Reviewby Rebecca Silverman,
One day a strange thing happened: all of the humans on the planet turned to stone. Since there was no one left to investigate, the reason remains unknown, by thousands of years later, two high school boys, Taiju and Senku, reawakened to find themselves in a world more similar to the stone age than what they remembered. With Taiju's brawn and Senku's scientific brains, the two begin the process of reawakening other humans and restarting civilization. But when circumstances force them to wake up someone who doesn't share their goals, will their plans end before they ever get off the ground?
Riichiro Inagaki is certainly not a one-trick pony. Best known in the English-speaking world for his football series Eyeshield 21, this time he tackles science fiction with Dr. Stone, a story about restarting the world after a mysterious event froze all humans as stone statues. It's a callback to the pulp fiction of the early twentieth century, both in its subject matter and its writing style, and while both of those do lead to the story being more masculine than some readers will like, it also works well to make this first volume a fun read with impressively high stakes.
The story begins contemporarily, with high schooler Taiju gearing up to finally confess his love to Yuzuriha, the girl he's had a crush on for five years. His best friend, school science genius Senku, is encouraging, and Taiju arranges to meet Yuzuriha under the large camphor tree on school grounds. What none of them expect is that a sudden flash in the sky will begin the process of turning humans to stone in a move narratively similar to the Medusa virus of King of Thorn. The difference is that everyone is affected, most so quickly that they don't even have time to process what's happening to them. Senku and Taiju are different, though – both, through sheer force of will, manage to maintain their consciousnesses even as their bodies are petrified. Whether or not this has any bearing on why they are able to shed their stony skins thousands of years later isn't clear (especially when Senku begins creating a cure), but it does give them a major advantage when they do wake up, because they know exactly what's been going on.
Senku is the first to awaken, but the primary point-of-view character is Taiju, although that is a somewhat malleable concept within the story. Senku, genius that he is, has figured out the basics of why the two boys were able to crack their stone shells, so there's an implication that it was, to a degree, dumb luck as to why they managed to return to flesh. More importantly for the story, this means that he's able to work on recreating the circumstances that allowed for it, with the goal of reviving more people and giving humans a chance to repopulate. Taiju is obviously set on having Yuzuriha, who thanks to their meeting place under the tree has come through unbroken, be the first one to be revived, and since they're going to need a girl eventually, Senku's fine with that. The problems arise when the boys are attacked by a lion and end up having to revive a local high school thug instead.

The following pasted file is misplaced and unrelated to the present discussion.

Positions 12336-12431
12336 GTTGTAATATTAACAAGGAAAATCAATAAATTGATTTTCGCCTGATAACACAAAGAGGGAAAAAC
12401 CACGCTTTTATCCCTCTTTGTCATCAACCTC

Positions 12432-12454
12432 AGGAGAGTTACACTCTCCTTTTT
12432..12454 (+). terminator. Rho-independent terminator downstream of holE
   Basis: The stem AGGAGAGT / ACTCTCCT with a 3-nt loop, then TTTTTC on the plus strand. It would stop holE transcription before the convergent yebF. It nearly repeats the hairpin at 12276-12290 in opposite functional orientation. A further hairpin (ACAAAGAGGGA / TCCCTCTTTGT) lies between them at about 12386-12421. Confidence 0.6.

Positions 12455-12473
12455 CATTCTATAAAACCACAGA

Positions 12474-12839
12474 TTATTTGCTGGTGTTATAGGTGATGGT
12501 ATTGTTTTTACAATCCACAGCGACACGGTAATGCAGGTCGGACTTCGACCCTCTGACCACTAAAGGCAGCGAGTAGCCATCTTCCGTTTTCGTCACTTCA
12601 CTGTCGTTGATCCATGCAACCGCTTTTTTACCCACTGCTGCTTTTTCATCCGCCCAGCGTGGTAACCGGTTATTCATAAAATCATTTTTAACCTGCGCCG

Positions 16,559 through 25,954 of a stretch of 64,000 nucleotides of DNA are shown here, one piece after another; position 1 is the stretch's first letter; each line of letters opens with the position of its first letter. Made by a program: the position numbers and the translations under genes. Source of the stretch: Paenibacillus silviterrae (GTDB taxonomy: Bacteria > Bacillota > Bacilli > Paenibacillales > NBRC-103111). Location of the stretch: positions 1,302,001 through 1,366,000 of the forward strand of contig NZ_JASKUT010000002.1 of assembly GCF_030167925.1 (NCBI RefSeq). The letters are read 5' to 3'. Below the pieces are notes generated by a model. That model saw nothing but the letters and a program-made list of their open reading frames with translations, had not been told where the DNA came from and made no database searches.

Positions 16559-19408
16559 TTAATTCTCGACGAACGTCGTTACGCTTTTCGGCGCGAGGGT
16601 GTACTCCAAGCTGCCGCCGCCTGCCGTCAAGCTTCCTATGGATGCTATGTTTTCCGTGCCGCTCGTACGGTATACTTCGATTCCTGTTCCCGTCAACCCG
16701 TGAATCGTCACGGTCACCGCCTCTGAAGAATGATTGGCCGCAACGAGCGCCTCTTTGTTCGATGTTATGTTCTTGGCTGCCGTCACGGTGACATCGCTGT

Thus begins the ideological heart of the series. Tsukasa has a troubled past, one which has led to him having a deep-seated distrust of adults. While Senku and Taiju don't have any strong feelings on bringing adults versus teens back to life, Tsukasa isn't only vehemently opposed to allowing adults back, he's willing to start ensuring that they can't be, going around smashing their intact stone remains. In Senku's mind, this is nothing less than murder, and Boichi's art goes out of its way to show that that isn't wrong – one scene has Tsukasa spotting a family of four with the two kids being elementary school age and systematically destroying the parents. It's a disturbing scene, made all the more so by the fact that we see the before and after without the actual “death.” This, combined with images of broken humans and people scattered across the landscape, consumed by plants and water, help to give the manga a clear sense of danger that's important to the plot.
This is not to say that the volume is entirely serious. Taiju is that special brand of not smart that in manga translates to him being impressively dense and powerful, and Senku skirts around obnoxiousness in the way he clearly cares about his friend. There are plenty of silly moments both before and after the transformation, and Yuzuriha is a character in her own right rather than just The Girl. That said, there are some glaring issues in her depiction, with implications about girls being inherently less capable than boys. While this isn't a rarity in shounen manga, it does stand out because of the situation they're in, and previous to her reawakening there was nothing to suggest that Yuzuriha was any less physically competent than Senku. That aside, she's also the only one of the core group to really emotionally understand what's happened to them, that they're all essentially alone in the world now, which is an important role as well, and one that will be particularly salient once Tsukasa sets about implementing his vision in earnest.
Dr. Stone's first volume is primarily set up, but it does a good job at fulfilling its mission of making the story interesting. The competing visions of the reborn world that the two groups are working with stand to develop in promising ways, and if there are some issues with both story and image at times, the whole largely makes those annoyances rather than major deterrents. Owing more to the works of Edgar Rice Burroughs than manga titles like Animal Land or Cage of Eden (with which there are similarities), Dr. Stone looks as if it will be good pulpy fun in a world where the ruler of the world is no longer human.
Overall : B
Story : B
Art : B
+ Story recalls classic pulp adventure stories, interesting cast of characters. Art is detailed and interesting.
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